21. 21. Appendix A Part 2 43 The child before treatment (on the left) has no clear peaks in response to auditory or somatosensory stimuli, however the post treatment data appear to indicate improvement. ERP amplitude peaks are clearer, and the amplitude of the multisensory ERP after treatment clearly exceeds the amplitude of either unisensory response. Although these results are preliminary, they suggest that: (1) the multisensory ERP paradigm may be a useful measure of treatment effectiveness, and (2) sensory-based occupational therapy may produce measurable changes in multisensory integration at the neurological level. Deep Pressure Treatment. Deep pressure and proprioceptive stimulation is one of the primary treatment methods used by occupational therapists to reduce heightened sensitivity to tactile stimulation in individuals who exhibit Sensory Over-Responsivity. Thus Smith and colleagues (Smith, submitted) studied the physiological outcomes of applying heavy touch and deep pressure. In their paradigm, first pressure was applied to the torso and thighs using a weighted blanket to two groups of adults, one with Sensory Over-Responsivity and the other matched controls. Next, a pressurized suit was used to measure the effect of pressure during the Sensory Challenge Protocol (Miller, McIntosh et al., 1999). The results, as measured by electrodermal activity, peripheral blood flow, and heart rate variability, are noted below. Electrodermal Activity. Smith et al (submitted), found that the Sensory Over-responsive group had a significant difference in initial skin conductance response (electrodermal reactivity) to tactile stimuli, however the intervention reduced the response in both groups (p=0.01), eliminating the initial difference (p = .02). The application of deep tactile pressure to the torso and thighs appeared to differentially attenuate the sympathetic response to sensory stimuli in the Sensory Over-Responsive and control groups (p=0.01). There was no difference in skin conductance response between the groups in the pressure condition (p=0.2). When tested during vestibular stimulation, (tip back in a chair), for both groups, the skin conductance response to vestibular stimuli was reduced overall in the pressure condition (p=0.02). Skin conductance responses to vestibular stimuli were not significantly different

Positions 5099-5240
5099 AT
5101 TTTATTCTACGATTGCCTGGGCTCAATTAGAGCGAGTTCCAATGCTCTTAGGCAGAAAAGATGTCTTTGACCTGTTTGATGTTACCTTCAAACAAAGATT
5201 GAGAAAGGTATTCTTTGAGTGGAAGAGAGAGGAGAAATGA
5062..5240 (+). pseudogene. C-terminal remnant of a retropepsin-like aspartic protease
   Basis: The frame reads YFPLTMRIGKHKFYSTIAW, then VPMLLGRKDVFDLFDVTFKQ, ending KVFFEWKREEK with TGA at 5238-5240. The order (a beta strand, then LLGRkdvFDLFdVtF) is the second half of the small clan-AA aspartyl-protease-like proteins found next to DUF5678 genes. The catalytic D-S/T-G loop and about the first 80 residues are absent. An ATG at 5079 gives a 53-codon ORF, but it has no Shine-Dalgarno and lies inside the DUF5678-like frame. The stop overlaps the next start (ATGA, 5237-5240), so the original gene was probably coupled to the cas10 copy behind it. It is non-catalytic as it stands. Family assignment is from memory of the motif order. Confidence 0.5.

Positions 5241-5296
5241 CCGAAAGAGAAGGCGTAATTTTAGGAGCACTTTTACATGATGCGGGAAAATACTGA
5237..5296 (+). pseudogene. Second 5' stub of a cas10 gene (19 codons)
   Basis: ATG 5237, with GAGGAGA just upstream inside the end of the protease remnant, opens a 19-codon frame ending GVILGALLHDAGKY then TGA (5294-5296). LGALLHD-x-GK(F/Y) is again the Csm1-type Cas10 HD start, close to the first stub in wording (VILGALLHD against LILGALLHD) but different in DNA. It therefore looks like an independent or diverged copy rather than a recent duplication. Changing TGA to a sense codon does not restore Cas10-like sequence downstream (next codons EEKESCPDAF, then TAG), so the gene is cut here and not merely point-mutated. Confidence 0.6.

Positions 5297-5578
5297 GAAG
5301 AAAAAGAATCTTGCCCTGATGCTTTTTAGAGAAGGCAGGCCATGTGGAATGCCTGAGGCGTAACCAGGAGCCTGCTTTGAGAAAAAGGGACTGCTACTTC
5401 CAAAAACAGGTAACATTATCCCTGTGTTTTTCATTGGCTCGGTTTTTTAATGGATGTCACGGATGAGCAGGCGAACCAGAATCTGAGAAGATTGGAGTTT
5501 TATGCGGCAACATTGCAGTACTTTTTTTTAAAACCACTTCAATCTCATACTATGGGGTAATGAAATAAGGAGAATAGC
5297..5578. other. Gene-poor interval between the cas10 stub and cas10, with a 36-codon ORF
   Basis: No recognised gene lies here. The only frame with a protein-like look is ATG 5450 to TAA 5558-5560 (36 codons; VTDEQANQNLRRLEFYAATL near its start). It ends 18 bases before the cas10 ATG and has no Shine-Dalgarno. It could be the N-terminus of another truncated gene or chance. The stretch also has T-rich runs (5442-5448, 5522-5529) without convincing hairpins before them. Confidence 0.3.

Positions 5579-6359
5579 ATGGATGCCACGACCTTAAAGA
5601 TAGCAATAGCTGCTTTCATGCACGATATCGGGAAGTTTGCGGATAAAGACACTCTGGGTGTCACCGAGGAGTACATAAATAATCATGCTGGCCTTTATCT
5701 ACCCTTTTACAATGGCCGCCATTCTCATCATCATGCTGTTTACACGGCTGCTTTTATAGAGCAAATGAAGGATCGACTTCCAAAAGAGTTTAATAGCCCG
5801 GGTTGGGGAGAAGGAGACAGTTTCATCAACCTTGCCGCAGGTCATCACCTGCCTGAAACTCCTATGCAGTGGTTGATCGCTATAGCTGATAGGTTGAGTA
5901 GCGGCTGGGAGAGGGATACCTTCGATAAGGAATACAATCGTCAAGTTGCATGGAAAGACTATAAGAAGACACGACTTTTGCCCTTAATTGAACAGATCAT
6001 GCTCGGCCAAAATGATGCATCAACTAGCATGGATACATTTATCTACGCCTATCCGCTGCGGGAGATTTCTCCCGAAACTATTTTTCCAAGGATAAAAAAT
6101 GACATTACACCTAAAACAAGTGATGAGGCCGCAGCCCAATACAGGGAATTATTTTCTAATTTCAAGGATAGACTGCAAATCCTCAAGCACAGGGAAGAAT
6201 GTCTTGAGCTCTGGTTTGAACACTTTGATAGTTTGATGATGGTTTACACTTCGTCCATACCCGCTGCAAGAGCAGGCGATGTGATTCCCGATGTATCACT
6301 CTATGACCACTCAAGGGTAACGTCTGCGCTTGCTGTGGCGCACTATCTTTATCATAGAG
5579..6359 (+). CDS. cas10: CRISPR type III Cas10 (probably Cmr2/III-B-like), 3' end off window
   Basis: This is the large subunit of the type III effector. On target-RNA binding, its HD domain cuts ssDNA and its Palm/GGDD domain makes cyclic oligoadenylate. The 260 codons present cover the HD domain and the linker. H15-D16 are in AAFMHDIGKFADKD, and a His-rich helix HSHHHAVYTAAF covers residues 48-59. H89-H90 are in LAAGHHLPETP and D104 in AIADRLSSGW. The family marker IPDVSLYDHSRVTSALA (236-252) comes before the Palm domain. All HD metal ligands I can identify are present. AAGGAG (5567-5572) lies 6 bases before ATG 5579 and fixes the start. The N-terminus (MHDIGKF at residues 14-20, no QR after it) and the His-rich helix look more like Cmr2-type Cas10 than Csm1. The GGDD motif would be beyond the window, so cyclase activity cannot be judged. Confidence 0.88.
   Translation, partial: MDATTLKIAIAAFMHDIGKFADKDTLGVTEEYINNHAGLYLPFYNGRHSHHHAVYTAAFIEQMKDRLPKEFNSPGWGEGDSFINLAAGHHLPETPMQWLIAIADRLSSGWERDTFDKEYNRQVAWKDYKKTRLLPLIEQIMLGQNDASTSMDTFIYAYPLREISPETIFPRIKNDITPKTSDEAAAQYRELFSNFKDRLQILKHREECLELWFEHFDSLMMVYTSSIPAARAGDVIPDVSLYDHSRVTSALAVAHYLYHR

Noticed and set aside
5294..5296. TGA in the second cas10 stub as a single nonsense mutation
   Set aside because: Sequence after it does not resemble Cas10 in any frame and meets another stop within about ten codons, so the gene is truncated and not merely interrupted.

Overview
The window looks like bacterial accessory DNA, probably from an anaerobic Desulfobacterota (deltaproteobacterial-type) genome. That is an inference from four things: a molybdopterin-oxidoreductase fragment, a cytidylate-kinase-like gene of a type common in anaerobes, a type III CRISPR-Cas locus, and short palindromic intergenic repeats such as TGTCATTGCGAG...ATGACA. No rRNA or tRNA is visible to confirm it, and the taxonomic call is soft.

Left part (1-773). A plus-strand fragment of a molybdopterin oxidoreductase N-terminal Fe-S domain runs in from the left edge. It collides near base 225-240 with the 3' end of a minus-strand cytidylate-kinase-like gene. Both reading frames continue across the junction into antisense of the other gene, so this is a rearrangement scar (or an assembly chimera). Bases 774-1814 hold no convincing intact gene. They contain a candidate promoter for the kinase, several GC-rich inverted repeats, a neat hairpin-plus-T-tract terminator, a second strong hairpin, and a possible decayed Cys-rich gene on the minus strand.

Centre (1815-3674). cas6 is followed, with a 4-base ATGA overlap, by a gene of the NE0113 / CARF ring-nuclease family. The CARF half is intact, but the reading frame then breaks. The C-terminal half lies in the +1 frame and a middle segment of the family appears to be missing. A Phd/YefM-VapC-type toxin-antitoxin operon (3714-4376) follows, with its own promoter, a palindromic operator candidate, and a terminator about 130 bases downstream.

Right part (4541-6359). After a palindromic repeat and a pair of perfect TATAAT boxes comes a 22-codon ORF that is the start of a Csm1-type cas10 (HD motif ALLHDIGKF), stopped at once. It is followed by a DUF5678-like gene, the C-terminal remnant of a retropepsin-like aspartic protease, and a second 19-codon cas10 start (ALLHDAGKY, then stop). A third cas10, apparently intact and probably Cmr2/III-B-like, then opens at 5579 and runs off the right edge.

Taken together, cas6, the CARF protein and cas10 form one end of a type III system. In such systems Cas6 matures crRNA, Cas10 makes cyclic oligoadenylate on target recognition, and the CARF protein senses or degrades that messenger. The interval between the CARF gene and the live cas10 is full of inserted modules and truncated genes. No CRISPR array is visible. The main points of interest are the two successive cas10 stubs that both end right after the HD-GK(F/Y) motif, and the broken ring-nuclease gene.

22. 22. Appendix A Part 2 44 between the Sensory Over-Responsive and control groups in either the no pressure or pressure conditions. The skin conductance response for the visual, auditory, and olfactory stimuli also demonstrated no significant differences between sensory over-responsive and control groups, but showed reduced responses in the pressure condition compared to no pressure (p<0.1). Peripheral blood flow. To tactile stimuli, the overall peripheral blood flow response was reduced in the pressure condition compared to the no pressure condition for both groups (p=0.004). In addition, peripheral blood flow response was reduced in the pressure condition when compared to the no pressure condition for both groups during vestibular stimulation. Heart Rate. Normal heart rate variability was observed; however, no discernible changes were noted in heart rate as a result of any of the sensory stimuli in the study. Summary. Overall this study suggests that deep pressure may have a calming effect on the sympathetic nervous system. In addition, results suggest that Sensory Over-Responsive adults may have a differential response to deep pressure when compared to control adults. Skin conductance and peripheral blood flow responses to interventions may be useful in further differentiating effective treatment of SPD. Pharmacological Treatment Levin and colleagues (Levin, Petro et al., 2004) are studying neural mechanisms of normal and impaired sensory modulation, as was well as potential pharmacological therapeutic approaches using pre-pulse inhibition (PPI) paradigms in a rat model. PPI, easily modeled in experimental animals, is useful for determining of the neural bases for receptor systems. Studying inhibition of the startle response (e.g., another measure of sensory gating) has implications for neurotransmitter interactions and potential future pharmacological therapeutics for SPD. Normally a warning stimulus reduces startle reactions. Recently, both nicotine effects and the effect of nicotinic glutamate interactions on pre pulse inhibition (PPI) startle after auditory and tactile stimulation (after nicotine has been administered, and after dizocilpine is administered) has been studied (Levin, Petro et al., 2004). They found that nicotine facilitates PPI over various intensities and inter-stimulus intervals. Notably, low doses of nicotine enhance the sensory gating deficit. When nicotine and dizocilpine are both administered, there is a decreasing effect on PPI as the dose of dizocilpine increases (dizocilpine acting as a blockade on the nicotinic response). However, when clozapine is added to nicotine and dizocilpine, the % PPI increases significantly in relation to the dose of clozopine administered. With tactile startle, a dose effect of clozopine on the intensity of response is also noted. As the amount of clozopine increases, the effect of the dizocilpine on reducing the %PPI decreases. In other words, clozopine increases sensory gating when gating has been pharmacologically reduced (using dizocilpine.). Levin et al, (2005), suggest that the added blockade of DA D2, D4 or 5-HT2 receptors with clozopine added may effectively reverse the impairment caused by the blockade of NMDA.